If two triangles have the two sides equal to two sides respectively, but have the one of the angles contained by the equal straight lines greater than the other, they will also have the base greater than the base.
Let ABC, DEF be two triangles having the two sides AB, AC equal to the two sides DE, DF respectively, namely AB to DE, and AC to DF, and let the angle at A be greater than the angle at D; I say that the base BC is also greater than the base EF.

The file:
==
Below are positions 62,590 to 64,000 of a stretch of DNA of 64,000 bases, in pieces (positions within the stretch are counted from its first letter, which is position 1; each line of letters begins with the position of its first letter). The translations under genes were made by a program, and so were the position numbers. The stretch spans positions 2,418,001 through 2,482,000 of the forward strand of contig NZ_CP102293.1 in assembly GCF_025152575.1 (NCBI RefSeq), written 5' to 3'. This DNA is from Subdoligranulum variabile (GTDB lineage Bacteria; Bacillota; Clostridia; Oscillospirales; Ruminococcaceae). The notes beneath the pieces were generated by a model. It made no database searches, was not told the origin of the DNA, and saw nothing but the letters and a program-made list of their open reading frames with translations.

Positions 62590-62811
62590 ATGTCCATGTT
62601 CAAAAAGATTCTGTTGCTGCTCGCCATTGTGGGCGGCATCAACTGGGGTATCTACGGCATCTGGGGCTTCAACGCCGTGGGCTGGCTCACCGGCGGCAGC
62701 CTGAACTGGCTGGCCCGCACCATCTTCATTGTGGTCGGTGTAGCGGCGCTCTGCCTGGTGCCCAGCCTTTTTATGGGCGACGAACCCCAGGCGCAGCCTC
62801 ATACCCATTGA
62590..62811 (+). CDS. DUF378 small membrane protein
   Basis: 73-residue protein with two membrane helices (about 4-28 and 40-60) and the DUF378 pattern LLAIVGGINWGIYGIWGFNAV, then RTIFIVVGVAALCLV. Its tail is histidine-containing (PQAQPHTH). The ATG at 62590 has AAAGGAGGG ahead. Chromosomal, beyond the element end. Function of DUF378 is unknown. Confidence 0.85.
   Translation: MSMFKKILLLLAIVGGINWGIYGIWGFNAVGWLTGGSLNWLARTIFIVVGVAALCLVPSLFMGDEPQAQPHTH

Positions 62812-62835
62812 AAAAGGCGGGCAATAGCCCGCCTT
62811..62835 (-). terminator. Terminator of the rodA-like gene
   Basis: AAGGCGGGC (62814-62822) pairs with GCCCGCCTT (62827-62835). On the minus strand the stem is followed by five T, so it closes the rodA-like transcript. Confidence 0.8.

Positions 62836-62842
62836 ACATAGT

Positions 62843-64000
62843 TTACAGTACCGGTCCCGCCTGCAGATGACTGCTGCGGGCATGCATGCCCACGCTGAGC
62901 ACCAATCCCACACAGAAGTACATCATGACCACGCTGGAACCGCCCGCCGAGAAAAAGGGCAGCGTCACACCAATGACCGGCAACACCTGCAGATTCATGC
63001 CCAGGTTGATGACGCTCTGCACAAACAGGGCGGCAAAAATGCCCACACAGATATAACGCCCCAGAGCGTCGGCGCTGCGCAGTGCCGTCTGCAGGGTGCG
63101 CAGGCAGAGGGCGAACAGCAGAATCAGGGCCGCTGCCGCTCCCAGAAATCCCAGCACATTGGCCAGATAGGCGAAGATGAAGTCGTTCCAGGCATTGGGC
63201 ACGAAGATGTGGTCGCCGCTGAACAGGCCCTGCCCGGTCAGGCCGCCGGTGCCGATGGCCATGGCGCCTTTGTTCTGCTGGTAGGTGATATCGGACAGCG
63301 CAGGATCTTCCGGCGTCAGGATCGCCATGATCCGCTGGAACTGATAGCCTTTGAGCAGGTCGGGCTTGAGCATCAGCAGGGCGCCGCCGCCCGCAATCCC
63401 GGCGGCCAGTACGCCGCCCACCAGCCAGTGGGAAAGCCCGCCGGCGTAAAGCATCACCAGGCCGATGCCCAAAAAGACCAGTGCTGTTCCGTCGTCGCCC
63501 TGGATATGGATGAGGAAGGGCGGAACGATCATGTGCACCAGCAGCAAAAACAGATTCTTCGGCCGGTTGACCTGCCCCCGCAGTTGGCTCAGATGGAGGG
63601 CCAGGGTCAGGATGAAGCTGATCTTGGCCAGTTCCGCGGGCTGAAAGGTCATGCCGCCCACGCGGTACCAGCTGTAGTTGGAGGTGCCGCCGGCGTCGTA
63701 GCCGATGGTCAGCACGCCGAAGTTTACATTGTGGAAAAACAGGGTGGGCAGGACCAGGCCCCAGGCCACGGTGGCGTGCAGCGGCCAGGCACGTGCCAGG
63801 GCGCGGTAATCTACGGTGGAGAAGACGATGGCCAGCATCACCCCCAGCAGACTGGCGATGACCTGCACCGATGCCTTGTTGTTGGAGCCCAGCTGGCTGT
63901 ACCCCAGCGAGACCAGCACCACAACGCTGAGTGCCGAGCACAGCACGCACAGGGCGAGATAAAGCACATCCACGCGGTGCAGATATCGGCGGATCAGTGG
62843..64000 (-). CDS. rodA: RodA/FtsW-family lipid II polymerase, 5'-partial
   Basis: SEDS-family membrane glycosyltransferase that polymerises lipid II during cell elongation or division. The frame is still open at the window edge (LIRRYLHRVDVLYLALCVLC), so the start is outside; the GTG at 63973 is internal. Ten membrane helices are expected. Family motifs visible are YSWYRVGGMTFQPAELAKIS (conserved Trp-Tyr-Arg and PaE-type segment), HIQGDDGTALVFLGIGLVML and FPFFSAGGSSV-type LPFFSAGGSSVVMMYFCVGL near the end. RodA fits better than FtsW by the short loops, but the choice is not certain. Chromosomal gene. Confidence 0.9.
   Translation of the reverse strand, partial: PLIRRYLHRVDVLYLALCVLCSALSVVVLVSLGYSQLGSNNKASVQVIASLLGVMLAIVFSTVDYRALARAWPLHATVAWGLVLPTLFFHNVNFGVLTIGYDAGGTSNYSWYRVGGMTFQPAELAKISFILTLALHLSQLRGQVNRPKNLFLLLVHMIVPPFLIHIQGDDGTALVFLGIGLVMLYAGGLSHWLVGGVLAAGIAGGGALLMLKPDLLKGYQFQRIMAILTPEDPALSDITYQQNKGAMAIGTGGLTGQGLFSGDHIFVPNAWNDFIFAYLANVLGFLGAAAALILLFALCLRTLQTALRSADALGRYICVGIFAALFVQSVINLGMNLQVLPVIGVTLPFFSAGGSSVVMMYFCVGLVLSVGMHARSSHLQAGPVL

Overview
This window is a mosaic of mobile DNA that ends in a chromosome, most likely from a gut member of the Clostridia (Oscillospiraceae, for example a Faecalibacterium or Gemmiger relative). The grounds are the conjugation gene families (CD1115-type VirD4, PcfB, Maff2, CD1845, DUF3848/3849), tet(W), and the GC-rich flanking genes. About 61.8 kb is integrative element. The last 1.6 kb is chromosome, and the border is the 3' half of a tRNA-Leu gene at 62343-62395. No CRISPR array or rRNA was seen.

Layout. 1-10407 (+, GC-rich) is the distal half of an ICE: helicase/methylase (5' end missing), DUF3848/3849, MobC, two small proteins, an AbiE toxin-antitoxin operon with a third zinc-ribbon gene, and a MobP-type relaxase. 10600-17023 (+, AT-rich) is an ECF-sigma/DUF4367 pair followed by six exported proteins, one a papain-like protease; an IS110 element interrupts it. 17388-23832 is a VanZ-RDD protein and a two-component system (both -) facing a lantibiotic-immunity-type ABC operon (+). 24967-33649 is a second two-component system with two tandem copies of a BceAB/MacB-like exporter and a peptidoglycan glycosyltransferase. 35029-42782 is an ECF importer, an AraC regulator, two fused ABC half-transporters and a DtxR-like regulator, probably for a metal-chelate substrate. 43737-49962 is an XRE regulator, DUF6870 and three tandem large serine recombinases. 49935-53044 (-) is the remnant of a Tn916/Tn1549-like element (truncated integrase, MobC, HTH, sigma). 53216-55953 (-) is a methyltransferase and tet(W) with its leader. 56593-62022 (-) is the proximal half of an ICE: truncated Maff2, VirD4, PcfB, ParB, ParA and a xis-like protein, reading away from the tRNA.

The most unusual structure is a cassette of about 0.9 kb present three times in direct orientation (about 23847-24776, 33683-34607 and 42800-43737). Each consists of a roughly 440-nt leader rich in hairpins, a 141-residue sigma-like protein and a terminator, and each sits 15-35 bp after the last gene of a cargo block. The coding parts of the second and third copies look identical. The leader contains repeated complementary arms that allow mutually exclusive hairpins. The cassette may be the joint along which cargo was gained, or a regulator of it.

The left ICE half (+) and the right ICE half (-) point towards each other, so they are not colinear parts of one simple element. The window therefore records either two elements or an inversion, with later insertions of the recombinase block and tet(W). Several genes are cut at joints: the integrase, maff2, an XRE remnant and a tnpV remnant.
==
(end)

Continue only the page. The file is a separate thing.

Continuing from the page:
For, since the angle BAC is greater than the angle EDF, let there be constructed, on the straight line DE, and at the point D on it, the angle EDG
equal to the angle BAC; [I. 23] let DG be made equal to either of the two straight lines AC, DF, and let EG, FG be joined. Then, since AB is equal to DE, and AC to DG,
the two sides BA, AC are equal to the two sides ED, DG, respectively;
greater than the angle EGF,
Q. E. D. 1